and our animation team is Thought Cafe. Crash Course is a Complexly production. If you want to imagining the world complexly
with us, check out some of our other channels like
Eons, Animal Wonders, and SciShow Psych. If you’d like to keep Crash Course free for
everyone, forever, you can support the series
at Patreon, a crowdfunding platform that allows
you to support the content you love. Thank you to all of our patrons for making
Crash Course possible with their continued support.

100 thoughts on “Influence & Persuasion: Crash Course Media Literacy #6

  1. Great video, I've wanted to see someone do this for a long time. We're so easily manipulated, and knowledge free's you from it. With this knowledge, you no longer get sucked into these ads, and can see through the lies and are richer for it, because you're not buying a lot of useless crap you never needed. 😀

  2. Another wonderful episode. I'm going to remember a lot of what I learned here the next time I'm watching TV and a commercial comes on.

  3. "Clothes! TREAT YOSELF Fragrances! TREAT YOSELF Massages! TREAT YOSELF Mimosas! TREAT YOSELF Fine leather goods! TREAT YOSELF

  4. Youtube is GLOBAL. As is your audience. I know this is a shock but there is more to the globe than the USA. I'm a patrion. I love the courses but it annoys me when they are so geocentric.

  5. I'm from Russia , why you didn't include the video of the Russian revolution of 1917 and the video is about the Soviet Union , there is a lot of information ?

  6. Whoaaaaa, hey, "treat yourself" isn't falling for an advertising trap. Treating yourself genuinely feels good, regardless of ads. The ads make you think that something IS treating yourself when otherwise, perhaps it might not be for you. If shoes bring you joy, go get some shoes!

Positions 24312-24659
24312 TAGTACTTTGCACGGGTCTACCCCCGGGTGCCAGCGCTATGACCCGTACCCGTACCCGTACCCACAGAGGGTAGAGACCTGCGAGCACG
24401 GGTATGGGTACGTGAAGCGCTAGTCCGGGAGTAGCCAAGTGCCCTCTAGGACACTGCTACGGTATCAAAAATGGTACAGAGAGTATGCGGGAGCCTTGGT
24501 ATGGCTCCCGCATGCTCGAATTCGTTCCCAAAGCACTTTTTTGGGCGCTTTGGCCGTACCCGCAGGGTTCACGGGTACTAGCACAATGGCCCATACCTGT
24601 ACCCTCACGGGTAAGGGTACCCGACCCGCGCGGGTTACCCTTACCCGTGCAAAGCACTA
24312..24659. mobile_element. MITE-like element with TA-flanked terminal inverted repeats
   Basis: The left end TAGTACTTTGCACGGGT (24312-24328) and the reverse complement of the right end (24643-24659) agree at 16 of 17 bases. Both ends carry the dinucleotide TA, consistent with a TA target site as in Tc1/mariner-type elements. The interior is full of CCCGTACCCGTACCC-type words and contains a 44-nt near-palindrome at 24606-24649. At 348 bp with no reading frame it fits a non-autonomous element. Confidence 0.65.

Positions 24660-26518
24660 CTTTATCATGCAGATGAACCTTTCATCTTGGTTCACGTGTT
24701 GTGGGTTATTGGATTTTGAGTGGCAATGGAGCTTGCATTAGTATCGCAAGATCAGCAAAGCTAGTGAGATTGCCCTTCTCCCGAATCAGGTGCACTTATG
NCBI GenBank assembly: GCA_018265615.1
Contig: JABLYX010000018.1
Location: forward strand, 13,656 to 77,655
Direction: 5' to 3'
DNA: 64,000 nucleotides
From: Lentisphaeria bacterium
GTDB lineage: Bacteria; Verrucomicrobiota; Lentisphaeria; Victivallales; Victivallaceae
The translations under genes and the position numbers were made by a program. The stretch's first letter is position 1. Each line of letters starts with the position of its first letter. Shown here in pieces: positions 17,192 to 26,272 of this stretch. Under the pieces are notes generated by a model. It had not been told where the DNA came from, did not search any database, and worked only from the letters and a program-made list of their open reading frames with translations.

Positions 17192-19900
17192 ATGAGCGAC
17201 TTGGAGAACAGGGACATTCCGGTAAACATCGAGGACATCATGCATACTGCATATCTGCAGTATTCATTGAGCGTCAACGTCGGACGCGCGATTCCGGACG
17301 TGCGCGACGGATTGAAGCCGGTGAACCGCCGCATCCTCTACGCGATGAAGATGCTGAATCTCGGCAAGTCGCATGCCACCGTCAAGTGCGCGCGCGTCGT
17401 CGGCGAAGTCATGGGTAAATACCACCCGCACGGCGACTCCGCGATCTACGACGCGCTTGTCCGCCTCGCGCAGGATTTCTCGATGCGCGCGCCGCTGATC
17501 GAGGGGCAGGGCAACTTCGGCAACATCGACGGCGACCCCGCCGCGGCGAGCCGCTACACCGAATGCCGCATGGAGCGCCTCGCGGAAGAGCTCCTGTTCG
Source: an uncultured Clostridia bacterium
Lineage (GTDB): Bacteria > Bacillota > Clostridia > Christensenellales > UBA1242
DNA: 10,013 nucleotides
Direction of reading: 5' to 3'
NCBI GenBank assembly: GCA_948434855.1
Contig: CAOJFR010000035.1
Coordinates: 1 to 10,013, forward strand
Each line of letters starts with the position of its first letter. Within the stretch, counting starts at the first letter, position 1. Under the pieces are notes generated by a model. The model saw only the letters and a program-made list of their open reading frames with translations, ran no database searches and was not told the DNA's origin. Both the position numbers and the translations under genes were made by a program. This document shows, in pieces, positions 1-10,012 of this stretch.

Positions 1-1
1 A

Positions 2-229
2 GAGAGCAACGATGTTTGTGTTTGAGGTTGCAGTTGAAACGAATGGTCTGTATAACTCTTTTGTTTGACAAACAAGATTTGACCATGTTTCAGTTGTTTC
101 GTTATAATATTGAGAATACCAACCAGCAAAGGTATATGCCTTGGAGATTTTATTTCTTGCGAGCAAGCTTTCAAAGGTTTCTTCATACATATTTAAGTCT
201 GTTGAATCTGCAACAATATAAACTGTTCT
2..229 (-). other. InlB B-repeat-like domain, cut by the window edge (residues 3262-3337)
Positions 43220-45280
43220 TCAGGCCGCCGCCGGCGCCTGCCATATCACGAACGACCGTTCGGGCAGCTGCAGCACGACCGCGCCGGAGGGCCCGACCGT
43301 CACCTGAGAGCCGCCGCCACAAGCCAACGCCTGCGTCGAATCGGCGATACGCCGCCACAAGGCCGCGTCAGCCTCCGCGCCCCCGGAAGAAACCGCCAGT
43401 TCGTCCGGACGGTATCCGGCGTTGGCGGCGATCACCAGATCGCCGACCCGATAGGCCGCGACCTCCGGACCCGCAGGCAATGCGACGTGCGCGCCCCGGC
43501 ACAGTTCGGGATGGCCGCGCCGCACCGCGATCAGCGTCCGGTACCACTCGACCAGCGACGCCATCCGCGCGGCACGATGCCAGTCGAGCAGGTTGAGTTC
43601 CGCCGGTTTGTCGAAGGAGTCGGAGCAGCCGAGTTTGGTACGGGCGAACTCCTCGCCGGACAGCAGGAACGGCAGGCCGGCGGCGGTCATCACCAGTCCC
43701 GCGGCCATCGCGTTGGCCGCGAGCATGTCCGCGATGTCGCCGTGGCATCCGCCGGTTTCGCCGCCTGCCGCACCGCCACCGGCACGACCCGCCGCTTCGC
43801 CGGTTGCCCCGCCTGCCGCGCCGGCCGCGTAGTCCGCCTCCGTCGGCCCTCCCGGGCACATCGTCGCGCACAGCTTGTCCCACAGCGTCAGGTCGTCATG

7. Who is Aubrey Nogle? The writer of this course, couldn't find any information of him/her (?) on the internet.
    Jay is a great host but the script is equally splendid.

  8. I love commercial jingles. My family quotes them all the time, especially ones from local businesses. Those are the best because of limited budget, stilted acting, and they're not afraid to go wayyyy out there to get attention.

  9. Mostly commentary; very little science. E.g., Maslow's hierarchy has very weak empirical support, especially for predictiveness.

  10. If you're from another country and didn't get the jingles, that still makes the point. You weren't subjected to those specific jingles so much that completing them becomes a reflex. It demonstrates their effectiveness. As importantly, you can imagine jingles from your own country that you can autocomplete. You know what he's talking about.

  11. I like how you're using philosophical descriptions of certain types of ads. Calling it a type of fallacy promotes critical thinking.

  12. Sure there are dozens of laundry detergent brands. But there are what, three companies that own all of them? They really are different, though, having tried quite a few.

    Nope, don't want an iPhone, wouldn't pay money for a "signed" one.

    Never bought designer anything, except for a hard drive where Porsche wasn't a thing I even noticed until later.

  13. 𝐋𝐢𝐭𝐭𝐥𝐞 𝐁𝐫𝐨𝐭𝐡𝐞𝐫 𝐢𝐬 𝐖𝐚𝐭𝐜𝐡𝐢𝐧𝐠

    also little-er sister is watching